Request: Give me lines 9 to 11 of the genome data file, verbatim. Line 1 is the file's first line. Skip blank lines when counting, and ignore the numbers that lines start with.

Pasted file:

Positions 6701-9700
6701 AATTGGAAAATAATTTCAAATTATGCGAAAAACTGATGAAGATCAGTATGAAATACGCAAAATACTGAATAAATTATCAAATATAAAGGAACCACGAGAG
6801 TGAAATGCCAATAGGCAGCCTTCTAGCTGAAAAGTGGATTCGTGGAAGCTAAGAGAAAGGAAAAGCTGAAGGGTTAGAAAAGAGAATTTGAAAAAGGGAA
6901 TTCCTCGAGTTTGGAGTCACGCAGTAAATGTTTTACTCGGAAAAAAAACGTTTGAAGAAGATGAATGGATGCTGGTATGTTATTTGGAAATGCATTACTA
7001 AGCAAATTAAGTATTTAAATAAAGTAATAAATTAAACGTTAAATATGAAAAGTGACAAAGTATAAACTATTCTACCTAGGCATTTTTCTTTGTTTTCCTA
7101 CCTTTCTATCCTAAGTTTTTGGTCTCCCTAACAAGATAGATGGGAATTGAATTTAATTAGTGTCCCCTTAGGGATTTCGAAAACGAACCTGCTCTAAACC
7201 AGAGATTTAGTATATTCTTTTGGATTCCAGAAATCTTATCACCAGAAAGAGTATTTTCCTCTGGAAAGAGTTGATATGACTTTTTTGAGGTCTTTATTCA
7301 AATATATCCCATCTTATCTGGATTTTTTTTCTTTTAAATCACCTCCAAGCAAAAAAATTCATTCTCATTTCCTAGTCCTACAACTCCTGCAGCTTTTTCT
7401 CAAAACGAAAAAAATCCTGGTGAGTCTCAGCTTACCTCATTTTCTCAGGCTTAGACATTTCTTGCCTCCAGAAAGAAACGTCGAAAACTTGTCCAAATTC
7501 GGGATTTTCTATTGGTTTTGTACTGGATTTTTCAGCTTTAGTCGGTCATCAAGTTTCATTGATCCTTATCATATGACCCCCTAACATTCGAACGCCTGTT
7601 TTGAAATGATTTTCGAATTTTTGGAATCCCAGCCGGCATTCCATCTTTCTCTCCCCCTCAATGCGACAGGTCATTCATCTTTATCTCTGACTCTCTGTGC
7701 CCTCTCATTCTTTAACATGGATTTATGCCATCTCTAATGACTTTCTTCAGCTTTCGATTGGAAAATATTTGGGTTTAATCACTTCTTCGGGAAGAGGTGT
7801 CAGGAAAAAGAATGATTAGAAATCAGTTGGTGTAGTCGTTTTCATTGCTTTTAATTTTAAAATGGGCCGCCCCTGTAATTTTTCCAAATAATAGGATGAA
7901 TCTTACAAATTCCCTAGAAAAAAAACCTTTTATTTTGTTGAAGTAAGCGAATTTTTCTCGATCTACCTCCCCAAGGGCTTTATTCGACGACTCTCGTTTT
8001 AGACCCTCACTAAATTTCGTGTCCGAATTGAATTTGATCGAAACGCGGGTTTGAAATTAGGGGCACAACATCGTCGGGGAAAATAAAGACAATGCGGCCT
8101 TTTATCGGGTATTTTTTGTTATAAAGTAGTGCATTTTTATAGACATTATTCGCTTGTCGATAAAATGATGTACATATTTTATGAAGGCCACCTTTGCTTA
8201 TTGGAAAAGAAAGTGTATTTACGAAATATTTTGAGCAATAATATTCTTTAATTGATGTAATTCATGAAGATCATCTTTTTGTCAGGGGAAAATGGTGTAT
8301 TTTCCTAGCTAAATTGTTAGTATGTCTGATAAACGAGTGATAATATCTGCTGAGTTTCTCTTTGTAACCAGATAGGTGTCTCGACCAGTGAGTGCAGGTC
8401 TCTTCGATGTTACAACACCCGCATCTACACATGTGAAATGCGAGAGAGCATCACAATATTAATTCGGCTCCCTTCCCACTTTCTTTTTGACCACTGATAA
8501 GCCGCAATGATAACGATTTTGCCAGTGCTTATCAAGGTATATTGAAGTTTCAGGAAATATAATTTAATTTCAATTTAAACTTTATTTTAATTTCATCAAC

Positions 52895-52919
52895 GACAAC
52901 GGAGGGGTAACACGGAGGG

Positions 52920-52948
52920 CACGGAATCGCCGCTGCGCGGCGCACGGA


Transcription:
7401 CAAAACGAAAAAAATCCTGGTGAGTCTCAGCTTACCTCATTTTCTCAGGCTTAGACATTTCTTGCCTCCAGAAAGAAACGTCGAAAACTTGTCCAAATTC
7501 GGGATTTTCTATTGGTTTTGTACTGGATTTTTCAGCTTTAGTCGGTCATCAAGTTTCATTGATCCTTATCATATGACCCCCTAACATTCGAACGCCTGTT
7601 TTGAAATGATTTTCGAATTTTTGGAATCCCAGCCGGCATTCCATCTTTCTCTCCCCCTCAATGCGACAGGTCATTCATCTTTATCTCTGACTCTCTGTGC